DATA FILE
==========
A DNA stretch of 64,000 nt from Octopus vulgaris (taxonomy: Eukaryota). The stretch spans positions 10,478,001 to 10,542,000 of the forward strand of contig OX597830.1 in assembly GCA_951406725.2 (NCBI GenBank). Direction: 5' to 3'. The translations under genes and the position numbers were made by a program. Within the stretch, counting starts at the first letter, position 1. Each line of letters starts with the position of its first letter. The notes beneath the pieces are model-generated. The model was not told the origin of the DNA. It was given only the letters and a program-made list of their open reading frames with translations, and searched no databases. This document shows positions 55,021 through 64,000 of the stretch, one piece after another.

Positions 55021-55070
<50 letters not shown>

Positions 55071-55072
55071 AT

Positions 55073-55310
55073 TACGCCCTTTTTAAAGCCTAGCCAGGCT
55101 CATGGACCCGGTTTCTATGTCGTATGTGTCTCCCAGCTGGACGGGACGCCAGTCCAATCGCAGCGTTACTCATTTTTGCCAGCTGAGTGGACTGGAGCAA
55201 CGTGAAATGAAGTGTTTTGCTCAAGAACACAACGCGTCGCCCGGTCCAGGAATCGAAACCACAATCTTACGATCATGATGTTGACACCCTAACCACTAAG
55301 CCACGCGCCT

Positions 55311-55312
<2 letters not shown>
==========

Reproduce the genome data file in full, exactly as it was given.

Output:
A DNA stretch of 64,000 nt from Octopus vulgaris (taxonomy: Eukaryota). The stretch spans positions 10,478,001 to 10,542,000 of the forward strand of contig OX597830.1 in assembly GCA_951406725.2 (NCBI GenBank). Direction: 5' to 3'. The translations under genes and the position numbers were made by a program. Within the stretch, counting starts at the first letter, position 1. Each line of letters starts with the position of its first letter. The notes beneath the pieces are model-generated. The model was not told the origin of the DNA. It was given only the letters and a program-made list of their open reading frames with translations, and searched no databases. This document shows positions 55,021 through 64,000 of the stretch, one piece after another.

Positions 55021-55070
<50 letters not shown>

Positions 55071-55072
55071 AT

Positions 55073-55310
55073 TACGCCCTTTTTAAAGCCTAGCCAGGCT
55101 CATGGACCCGGTTTCTATGTCGTATGTGTCTCCCAGCTGGACGGGACGCCAGTCCAATCGCAGCGTTACTCATTTTTGCCAGCTGAGTGGACTGGAGCAA
55201 CGTGAAATGAAGTGTTTTGCTCAAGAACACAACGCGTCGCCCGGTCCAGGAATCGAAACCACAATCTTACGATCATGATGTTGACACCCTAACCACTAAG
55301 CCACGCGCCT

Positions 55311-55312
<2 letters not shown>